Faida Securities became Faida Investment Bank. We also established a stock brokerage in Rwanda and became a director of the Nairobi Securities Exchange and vice chairman of the Rwanda Stock Exchange. In 2020, I became the chairman till date.
How did growing up lacking food affect your relationship with food as an adult?
Good question. The biggest impact is that I became a lover of chapatis because they were so scarce, only for special occasions. Nowadays, when I go to a party, and chapatis are not served, I feel like the hosts were not expecting us to come. Any spread of food should have at least chapati. Another thing it’s done is that I resolved that my children would never be hungry.
Is there anything you find yourself doing now that stems from growing up lacking?
The impact of coming from a background like that is that you want the things you couldn’t have, like clothing. When I came to Nairobi at 19 years old, I was determined not to look like I was from the village. I wanted to look smart, to get clothes that fit me. I made friends with mitumba traders at Burma Market, who would call me first when new stock arrived. When I wore these clothes to the disco, nobody would tell they were mitumba; I stood out. Clothes tend to cover a lot and not just our bodies.
I read somewhere that people who grew up sleeping on mats buy big extravagant beds in adulthood. You can break into someone’s house and, from his bedroom, tell what kind of childhood they had by the size of their bed. How big is your bed?
[Laughs] Is that so? My bed is standard size. Anything beyond 6x6 is a big bed.
Who did you want to become when you were growing up in Murang'a?
I wanted to be a mechanic because my uncle was a mechanic. I used to be fascinated by how he would pull apart an engine into pieces and then put it back together, and the car returned to the road. I became a statistician by pure luck.
You have had a very gradual ascent in life, achieving a lot. What’s the one thing you feel like has eluded you?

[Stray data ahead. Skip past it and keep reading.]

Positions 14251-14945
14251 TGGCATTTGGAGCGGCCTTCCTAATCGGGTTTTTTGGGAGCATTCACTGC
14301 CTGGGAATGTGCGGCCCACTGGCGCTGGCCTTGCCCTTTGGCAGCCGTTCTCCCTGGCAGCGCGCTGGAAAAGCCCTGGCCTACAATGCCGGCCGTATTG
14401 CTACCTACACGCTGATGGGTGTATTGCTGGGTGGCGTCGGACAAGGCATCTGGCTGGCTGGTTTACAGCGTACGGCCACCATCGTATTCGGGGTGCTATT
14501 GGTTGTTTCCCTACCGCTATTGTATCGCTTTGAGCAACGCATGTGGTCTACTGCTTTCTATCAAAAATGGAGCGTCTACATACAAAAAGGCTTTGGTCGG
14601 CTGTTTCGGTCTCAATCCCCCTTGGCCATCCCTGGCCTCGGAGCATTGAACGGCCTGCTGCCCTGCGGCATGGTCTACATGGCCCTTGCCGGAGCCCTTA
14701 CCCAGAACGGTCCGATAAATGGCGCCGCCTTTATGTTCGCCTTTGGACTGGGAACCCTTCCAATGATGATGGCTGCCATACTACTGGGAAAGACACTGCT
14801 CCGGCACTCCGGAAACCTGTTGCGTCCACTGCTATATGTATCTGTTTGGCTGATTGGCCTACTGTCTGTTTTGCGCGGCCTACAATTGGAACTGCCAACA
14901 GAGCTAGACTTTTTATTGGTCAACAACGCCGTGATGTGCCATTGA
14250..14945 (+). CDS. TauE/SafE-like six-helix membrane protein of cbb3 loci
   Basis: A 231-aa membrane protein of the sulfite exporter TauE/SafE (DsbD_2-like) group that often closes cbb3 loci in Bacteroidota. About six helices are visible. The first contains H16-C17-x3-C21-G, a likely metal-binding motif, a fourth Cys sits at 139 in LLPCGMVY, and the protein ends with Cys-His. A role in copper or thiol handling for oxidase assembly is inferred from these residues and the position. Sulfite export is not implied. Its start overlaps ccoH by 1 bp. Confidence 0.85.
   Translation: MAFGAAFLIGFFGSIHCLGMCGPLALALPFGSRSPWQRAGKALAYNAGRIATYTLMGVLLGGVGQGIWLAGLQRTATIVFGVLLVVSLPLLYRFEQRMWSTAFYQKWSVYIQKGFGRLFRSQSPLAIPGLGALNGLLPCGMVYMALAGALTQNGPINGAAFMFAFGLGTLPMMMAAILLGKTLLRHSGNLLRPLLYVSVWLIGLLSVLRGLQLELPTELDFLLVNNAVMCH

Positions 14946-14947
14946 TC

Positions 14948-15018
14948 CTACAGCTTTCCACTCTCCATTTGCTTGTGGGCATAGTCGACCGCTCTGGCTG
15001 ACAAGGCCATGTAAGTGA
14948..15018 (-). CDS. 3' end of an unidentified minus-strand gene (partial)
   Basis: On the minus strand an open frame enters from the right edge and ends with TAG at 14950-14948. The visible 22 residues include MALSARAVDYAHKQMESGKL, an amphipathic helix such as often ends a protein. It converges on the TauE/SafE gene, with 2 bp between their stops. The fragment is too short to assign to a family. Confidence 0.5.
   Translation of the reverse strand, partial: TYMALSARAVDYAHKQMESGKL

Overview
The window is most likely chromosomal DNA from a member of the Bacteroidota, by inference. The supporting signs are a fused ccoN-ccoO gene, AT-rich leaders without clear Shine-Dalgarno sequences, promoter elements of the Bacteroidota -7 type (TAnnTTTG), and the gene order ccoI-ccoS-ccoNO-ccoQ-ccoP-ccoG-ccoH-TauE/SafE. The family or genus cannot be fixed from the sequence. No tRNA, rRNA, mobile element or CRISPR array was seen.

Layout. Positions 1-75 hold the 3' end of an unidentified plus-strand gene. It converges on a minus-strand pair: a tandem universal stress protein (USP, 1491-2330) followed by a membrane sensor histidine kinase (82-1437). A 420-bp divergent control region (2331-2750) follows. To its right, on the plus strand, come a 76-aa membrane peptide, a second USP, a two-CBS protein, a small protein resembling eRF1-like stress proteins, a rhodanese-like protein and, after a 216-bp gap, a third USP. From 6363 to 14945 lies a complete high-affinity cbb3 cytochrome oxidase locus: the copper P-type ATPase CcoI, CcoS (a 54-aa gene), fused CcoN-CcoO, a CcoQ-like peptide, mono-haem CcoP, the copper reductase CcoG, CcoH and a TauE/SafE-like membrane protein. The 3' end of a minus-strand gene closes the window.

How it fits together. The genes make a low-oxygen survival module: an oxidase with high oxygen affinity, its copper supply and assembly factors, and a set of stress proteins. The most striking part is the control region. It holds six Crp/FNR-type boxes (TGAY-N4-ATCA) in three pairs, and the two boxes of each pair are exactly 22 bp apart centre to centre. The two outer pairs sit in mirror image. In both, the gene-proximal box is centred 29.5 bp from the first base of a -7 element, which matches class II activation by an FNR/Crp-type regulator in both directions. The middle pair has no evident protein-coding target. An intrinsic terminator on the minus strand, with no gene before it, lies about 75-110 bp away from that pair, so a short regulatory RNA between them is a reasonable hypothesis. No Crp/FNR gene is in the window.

Many of my good friends have made a lot of money in property development. I tried it, but it never happened because I didn’t put enough effort into it as they did. It’s foolhardy to expect things to happen if you don’t put effort into them. So, yes, real estate was something that I missed.
Do you ever feel any regret that you never gave photography a chance?
Yes, I do because it was something my father believed in, and it’s what paid our school fees. I used to run the studio in Nairobi. Before going to the civil service work, I would go to the studio to ensure everything was running well. I would also pass by after work. I was pretty good at photography, but when some of my siblings saw me buying a car and thought maybe I was getting money from the studio, I pulled out and left it for them.
How old are you now?
I'll be 72 in June.
Why do you still come to work early at 71? Why do you still come to work at all?
I am 71, but I don’t feel old. Some of my friends have retired, but I still don’t understand that life. I have never thought about not coming to work. I’m not the kind to do nothing, even on a Saturday or Sunday when my wife tells me no, why don’t we just stay home? I’d rather pick her up and go for a ride to a mall or visit someone.
You cannot find me somewhere on my own, just seated. I would get sick. I don’t have a reporting time. I come here [office] early in the morning because I waste a lot of time on the road if I leave home late. I’d rather come early and leave by 2pm, which I usually do. And I’m a very impatient driver. Sometimes, I’m one of those people caught by traffic police overlapping. After work, I go to the golf club or the gym, but I can’t stay at home. Maybe if I was sick. God has been good to me, probably because of keeping fit. I rarely get colds or anything serious.
How’s your fitness regime been like?
I have played many games. I even played championship squash. I’ve got trophies in the house. I played squash for 35 years. I was the captain of the Parkland Sports Club squash team. I tried a bit of tennis but then found the timing was so limited because, after work, you only have five to 6:30pm. With squash, you can play even at midnight. I’ve run for many years. I can do 20km easy. I do 10km in an hour and 10 minutes now. I used to do it in under an hour. I do weights and the bicycle. God has been good.